84.   }
  85. }

Copyright (c) 2006 CNET Networks, Inc.

Permission is hereby granted, free of charge, to any person obtaining a copy of this software and associated documentation files (the “Software”), to deal in the Software without restriction, including without limitation the rights to use, copy, modify, merge, publish, distribute, sublicense, and/or sell copies of the Software, and to permit persons to whom the Software is furnished to do so, subject to the following conditions:

The above copyright notice and this permission notice shall be included in all copies or substantial portions of the Software.

THE SOFTWARE IS PROVIDED “AS IS”, WITHOUT WARRANTY OF ANY KIND, EXPRESS OR IMPLIED, INCLUDING BUT NOT LIMITED TO THE WARRANTIES OF MERCHANTABILITY, FITNESS FOR A PARTICULAR PURPOSE AND NONINFRINGEMENT. IN NO EVENT SHALL THE AUTHORS OR COPYRIGHT HOLDERS BE LIABLE FOR ANY CLAIM, DAMAGES OR OTHER LIABILITY, WHETHER IN AN ACTION OF CONTRACT, TORT OR OTHERWISE, ARISING FROM, OUT OF OR IN CONNECTION WITH THE SOFTWARE OR THE USE OR OTHER DEALINGS IN THE SOFTWARE.

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Posted by Dion Almaer at 2:55 pm
16 Comments

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3 rating from 8 votes

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Why not just removed the extensions from prototype.js? Can anyone give me an example of where this code is useful, or where problems occur with legacy code?

Comment by dcaunt — July 27, 2006

If you read some of the previous posts you will see that there has been a stink over Prototype’s extensions of the Array object. The extensions are what make Prototype so great. You cannot simply remove them.

Comment by Mario — July 27, 2006

Removing the extentions from Prototype.js isn’t really practical, since they are many and since Prototype makes use of those extensions in it’s own code. You would basically rewrite the entire library. This would create a fork in the code and upgrades would require re-authoring. Additionally, if you wanted to use a library built on Prototype (like Scriptaculous or moo.fx) you’d have to rewrite them, too. This way, you don’t have to alter these libraries at all.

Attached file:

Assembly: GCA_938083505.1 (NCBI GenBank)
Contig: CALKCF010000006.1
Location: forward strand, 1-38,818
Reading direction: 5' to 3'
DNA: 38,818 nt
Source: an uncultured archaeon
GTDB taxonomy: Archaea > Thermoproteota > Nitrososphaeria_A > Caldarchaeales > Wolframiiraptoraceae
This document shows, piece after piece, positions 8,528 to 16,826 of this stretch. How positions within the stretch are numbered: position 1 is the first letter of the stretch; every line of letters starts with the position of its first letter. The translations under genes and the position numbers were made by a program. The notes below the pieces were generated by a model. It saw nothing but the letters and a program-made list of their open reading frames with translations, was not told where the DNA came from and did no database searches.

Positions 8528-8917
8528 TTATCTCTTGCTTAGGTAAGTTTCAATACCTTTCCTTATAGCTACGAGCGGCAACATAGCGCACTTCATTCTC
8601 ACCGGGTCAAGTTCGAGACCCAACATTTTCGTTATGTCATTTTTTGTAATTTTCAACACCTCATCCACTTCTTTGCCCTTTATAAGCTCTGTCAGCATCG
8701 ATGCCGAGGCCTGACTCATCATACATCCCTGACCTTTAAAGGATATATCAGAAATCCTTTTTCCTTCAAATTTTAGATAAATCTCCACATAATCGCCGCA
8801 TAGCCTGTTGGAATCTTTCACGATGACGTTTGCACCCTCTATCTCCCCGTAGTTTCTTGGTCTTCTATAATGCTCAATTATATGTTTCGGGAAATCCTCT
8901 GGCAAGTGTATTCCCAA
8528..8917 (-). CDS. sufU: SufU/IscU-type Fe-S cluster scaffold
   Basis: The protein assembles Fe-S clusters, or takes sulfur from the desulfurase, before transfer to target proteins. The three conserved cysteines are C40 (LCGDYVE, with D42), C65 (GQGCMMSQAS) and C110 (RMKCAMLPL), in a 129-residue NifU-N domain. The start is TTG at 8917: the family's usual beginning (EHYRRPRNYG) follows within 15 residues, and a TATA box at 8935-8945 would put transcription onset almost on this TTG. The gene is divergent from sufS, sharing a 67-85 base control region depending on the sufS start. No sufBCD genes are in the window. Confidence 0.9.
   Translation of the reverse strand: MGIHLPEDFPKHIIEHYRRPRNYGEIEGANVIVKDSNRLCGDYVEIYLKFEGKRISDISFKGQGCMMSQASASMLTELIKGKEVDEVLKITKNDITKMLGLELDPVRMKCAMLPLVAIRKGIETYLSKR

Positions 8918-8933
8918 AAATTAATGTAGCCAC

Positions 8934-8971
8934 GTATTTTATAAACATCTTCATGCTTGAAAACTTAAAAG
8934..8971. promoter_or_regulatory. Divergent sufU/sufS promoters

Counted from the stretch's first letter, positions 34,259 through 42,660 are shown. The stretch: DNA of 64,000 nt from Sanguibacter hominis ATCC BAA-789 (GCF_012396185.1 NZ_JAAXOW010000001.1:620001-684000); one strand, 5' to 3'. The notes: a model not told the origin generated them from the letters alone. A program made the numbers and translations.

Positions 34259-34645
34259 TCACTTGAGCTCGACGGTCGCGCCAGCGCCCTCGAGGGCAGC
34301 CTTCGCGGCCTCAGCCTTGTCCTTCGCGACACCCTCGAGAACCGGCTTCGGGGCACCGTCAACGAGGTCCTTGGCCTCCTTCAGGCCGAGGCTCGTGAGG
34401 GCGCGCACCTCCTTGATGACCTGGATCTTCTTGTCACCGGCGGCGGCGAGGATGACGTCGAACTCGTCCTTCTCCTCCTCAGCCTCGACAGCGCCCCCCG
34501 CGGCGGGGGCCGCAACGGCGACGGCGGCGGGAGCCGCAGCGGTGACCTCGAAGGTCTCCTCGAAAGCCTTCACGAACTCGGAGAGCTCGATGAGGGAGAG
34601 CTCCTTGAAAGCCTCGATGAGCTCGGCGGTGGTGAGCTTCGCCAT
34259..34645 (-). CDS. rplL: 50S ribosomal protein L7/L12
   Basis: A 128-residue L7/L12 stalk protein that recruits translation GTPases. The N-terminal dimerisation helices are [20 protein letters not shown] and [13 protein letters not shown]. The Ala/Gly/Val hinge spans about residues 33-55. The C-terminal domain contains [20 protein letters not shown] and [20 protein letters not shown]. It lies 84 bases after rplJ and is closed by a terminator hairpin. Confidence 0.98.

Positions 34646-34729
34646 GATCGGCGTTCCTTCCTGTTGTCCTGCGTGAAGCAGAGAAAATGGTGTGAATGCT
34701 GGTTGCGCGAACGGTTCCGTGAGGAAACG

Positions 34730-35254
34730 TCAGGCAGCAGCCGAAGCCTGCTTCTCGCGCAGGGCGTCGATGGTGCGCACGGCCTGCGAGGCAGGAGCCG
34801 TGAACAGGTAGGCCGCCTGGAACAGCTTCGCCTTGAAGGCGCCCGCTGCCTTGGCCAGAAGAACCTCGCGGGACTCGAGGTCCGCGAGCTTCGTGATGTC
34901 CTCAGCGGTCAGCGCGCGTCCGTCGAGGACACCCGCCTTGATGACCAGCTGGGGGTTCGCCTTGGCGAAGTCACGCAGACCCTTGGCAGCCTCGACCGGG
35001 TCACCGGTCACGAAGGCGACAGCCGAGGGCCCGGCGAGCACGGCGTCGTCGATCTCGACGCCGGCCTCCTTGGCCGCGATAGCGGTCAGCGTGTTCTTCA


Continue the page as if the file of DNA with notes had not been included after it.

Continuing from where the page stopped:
The problems with legacy code or code from 3rd parties (such as ads) come when they try to use objects like Arrays in ways that they expect to behave as normal javascript. Specifically if you write a for loop as:

for (objects in myArray) {…}

Your loop will eventually run into all the extentions of the Array object (.each, for example) and your code will break.

This means that if you have 3rd party code or legacy code that isn’t written to avoid these problems (and why would they be?), you can’t have Prototype in the environment without something like this wrapper without a conflict.

All of this is outlined more clearly in the documentation (linked above in the article).

Comment by Aaron N. — July 27, 2006

@Aaron: you said “…specifically if you write a for loop as:
for (objects in myArray) {…}…”

You’re right, and hopefully people are starting to realize that this is the WRONG way to iterate the items of an array. All the above is doing is treating myArray as an Object (not an Array), so yes, it would make sense that you’d get all the properties of the Object just like any other js Object (because they are all just associative arrays, or hash tables if you will). Use numeric indexes to iterate arrays, that is the correct way people. Now, why in the world the above syntax EVER worked for the items in the Array’s indexed collection… that’s the real question. Hopefully js 2.0 will not repeat that mistake, and Array will have a property called items into which the indexed items will go.

Comment by Ryan Gahl — July 27, 2006

…very cool post, thanks for sharing this.
Mark Holton

Comment by Mark Holton — July 27, 2006

Thank you Aaron Newton and Alex Cruikshank. This is truly awesome!!!

Comment by Mario — July 28, 2006

That’s where Flash’s Actionscript implementation is interesting: it is possible to make the prototype extensions non-enumerable in a for..in statement.

Comment by Philippe — July 28, 2006